CBSE Class 10 Social Sciences Print Culture and Modern World SAQ
Q.1. How were earlier books printed (before 15th century) ? Explain.
Ans. (I) The earlier kind of print technology was a system of hand printing.
(ii) From AD 594 onwards, books in China were printed by rubbing paper also invented there against the inked surface of woodblocks. As both sides of the thin, porous sheet could not be printed, the traditional Chinese ‘accordion book’ was folded and stitched at the side.
(iii) Superbly skilled craftsmen could duplicate, with remarkable accuracy, the beauty of calligraphy.
Q.2. How did China remain a major producer of printed materials for a long time ? [CBSE 2013]
“The imperial state in China, was the major producer of printed material.” Support this statement with examples. [CBSE 2013. 2012. 2014]
Ans. Textbooks for the civil service examination were printed in vast numbers under the sponsorship of the imperial state
(ii) Merchants used print in their everyday life as they collected trade information.
(iii)The new readership preferred fictional narratives, poetry, romantic plays
(iv) Rich women began to read and many women began publishing their poetry and plays.
More Resources for CBSE Class 10
- NCERT Solutions
- NCERT Solutions for Class 10 Science
- NCERT Solutions for Class 10 Maths
- NCERT Solutions for Class 10 Social
- NCERT Solutions for Class 10 English
- NCERT Solutions for Class 10 Hindi
- NCERT Solutions for Class 10 Sanskrit
- NCERT Solutions for Class 10 Foundation of IT
- RD Sharma Class 10 Solutions
Q.3. ‘By the 17th century, as urban culture Ans. bloomed in China, the uses of print diversified.’ Explain by giving examples. [CBSE Sept. 2010]
How did a new reading culture bloom in China ? Explain.
Ans. (i) With the blooming of urban culture, the uses of print diversified. Print was no longer used just by scholar-officials.
(ii) Merchants also started using print in their everyday life, to collect trade information Reading increasingly became a leisure activity.
(iii) The readers preferred fictional narratives, poetry, autobiographies, anthologies of literary masterpieces and romantic plays.
(iv) Rich women began to read a great variety of books and many women began to publish their poetry and plays. Wives of scholar-officials published their works, and courtesans started writing about their lives.
Q.4. Describe the progress of print in Japan. [CBSE Sept. 2010. 2011. 2013]
Ans. (i) Buddhist missionaries from China introduced hand-printing technology into Japan around AD 768-770. The oldest Japanese book, printed in AD 868, is the Buddhist Diamond Sutra. Pictures were printed on textiles, playing cards and paper money.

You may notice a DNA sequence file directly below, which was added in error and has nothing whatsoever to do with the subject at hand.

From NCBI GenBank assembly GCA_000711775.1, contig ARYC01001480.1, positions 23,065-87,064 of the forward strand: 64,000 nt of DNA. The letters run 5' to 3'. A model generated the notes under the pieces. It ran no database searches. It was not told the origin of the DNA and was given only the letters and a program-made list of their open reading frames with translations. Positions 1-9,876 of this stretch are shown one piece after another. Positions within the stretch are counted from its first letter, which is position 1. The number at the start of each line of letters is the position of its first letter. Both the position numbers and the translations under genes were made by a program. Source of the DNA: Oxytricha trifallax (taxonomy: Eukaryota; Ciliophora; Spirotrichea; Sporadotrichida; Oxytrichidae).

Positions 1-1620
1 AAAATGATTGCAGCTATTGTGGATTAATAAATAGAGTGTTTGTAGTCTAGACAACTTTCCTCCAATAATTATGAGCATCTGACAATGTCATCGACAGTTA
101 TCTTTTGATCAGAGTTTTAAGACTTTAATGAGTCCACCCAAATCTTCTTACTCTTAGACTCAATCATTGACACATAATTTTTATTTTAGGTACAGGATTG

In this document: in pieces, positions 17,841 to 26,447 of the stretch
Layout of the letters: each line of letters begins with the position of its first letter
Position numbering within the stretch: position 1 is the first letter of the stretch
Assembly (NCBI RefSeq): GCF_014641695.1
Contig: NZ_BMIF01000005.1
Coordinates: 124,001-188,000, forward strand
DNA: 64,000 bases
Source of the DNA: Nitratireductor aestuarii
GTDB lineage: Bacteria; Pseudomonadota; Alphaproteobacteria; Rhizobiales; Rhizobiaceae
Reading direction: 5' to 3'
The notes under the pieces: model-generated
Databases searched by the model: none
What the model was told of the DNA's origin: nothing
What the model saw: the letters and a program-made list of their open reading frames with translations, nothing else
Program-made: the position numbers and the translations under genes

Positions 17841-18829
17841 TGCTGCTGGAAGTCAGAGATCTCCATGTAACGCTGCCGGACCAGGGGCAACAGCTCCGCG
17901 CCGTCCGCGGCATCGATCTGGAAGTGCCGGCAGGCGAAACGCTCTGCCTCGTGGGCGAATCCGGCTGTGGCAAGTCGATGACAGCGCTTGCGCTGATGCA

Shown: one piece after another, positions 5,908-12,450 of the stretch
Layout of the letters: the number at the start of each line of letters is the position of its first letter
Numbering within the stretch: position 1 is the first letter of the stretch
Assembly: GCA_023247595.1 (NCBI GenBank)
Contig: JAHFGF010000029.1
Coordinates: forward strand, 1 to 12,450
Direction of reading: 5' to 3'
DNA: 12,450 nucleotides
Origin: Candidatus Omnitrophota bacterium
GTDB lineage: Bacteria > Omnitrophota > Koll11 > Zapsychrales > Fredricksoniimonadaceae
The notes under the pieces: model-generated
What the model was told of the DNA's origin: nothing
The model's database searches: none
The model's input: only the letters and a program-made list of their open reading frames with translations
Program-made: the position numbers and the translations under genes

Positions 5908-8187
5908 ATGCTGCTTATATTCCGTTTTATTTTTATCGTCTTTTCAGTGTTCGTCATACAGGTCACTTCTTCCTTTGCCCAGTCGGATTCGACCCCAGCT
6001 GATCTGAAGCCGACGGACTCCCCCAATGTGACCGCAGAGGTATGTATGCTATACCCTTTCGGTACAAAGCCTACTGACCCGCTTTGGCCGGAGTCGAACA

(ii) In medieval Japan, poets and prose writers were regularly published, and books were cheap and abundant.
(iii) Printing of visual material led to interesting publishing practices. In the late eighteenth century, in the flourishing urban circles at Edo (later to be known os Tokyo), illustrated collections of paintings depicted an elegant urban culture, involving artists, courtesans, and tea house gatherings.
Q.5. How had the earliest printing technology developed in the world ? Explain. [CBSE 2012]
Ans. (i) The earnest kind of print technology was developed in China, Japan, and Korea.
(ii) Up to 6th century, the print was used only by scholar officials.
(iii) Then the Buddhist missionaries introduced hand printing technology,
(iv) Marco Polo brought woodblock printing from China to Italy.
(v) The invention of the printing press proved great miracle in spreading knowledge.
Q.6. Who was Marco Polo ? What was his contribution to print culture ? [CBSE 2013]
Ans. Marco Polo was a great Italian explorer.
(i) in 1295. Marco polo returned to Italy after many years of exploration in China.
(ii) He brought the knowledge of woodblock printing with him.
(iii) Now in Italy, books started to be produced with woodblocks and soon the technology spread to other parts of Europe.
Q.7. How did Gutenberg personalise the printed hooks suiting to the tastes and requirement of others ? [CBSE 2012]
Ans. (i)Borders were illuminated by hand with foliage and other patterns.
(ii) Illustrations were painted in the painting school of the buyer’s choice,
(iii) In the books printed for the rich blank spares were left for decoration.
(iv) Each buyer could choose the design, verses were highlighted by hand with colours,
(v) The overall outlook of the book was properly taken care of.
Q.8. Explain the main features of the first printed Bible. [CBSE Sept. 2010]
Describe any three main features of the first printed Bible. [CBSE 2014]
Ans: (i) About 18O copies were printed ar.d it took three years to produce them.
(ii) The text was printed in the new Gutenberg press with metal type, but the borders were carefully designed, painted and illuminated by hand by artists.
(iii) Every page of each copy was different.
(iv) Different colours were used within the letters in various places.
Q.9. ‘The shift from handprinting to mechanical printing led to the print revolution.’ Explain.
Ans. (i) In the hundred years between 1450 and 1550. the printing presses were set up in most of the countries of Europe.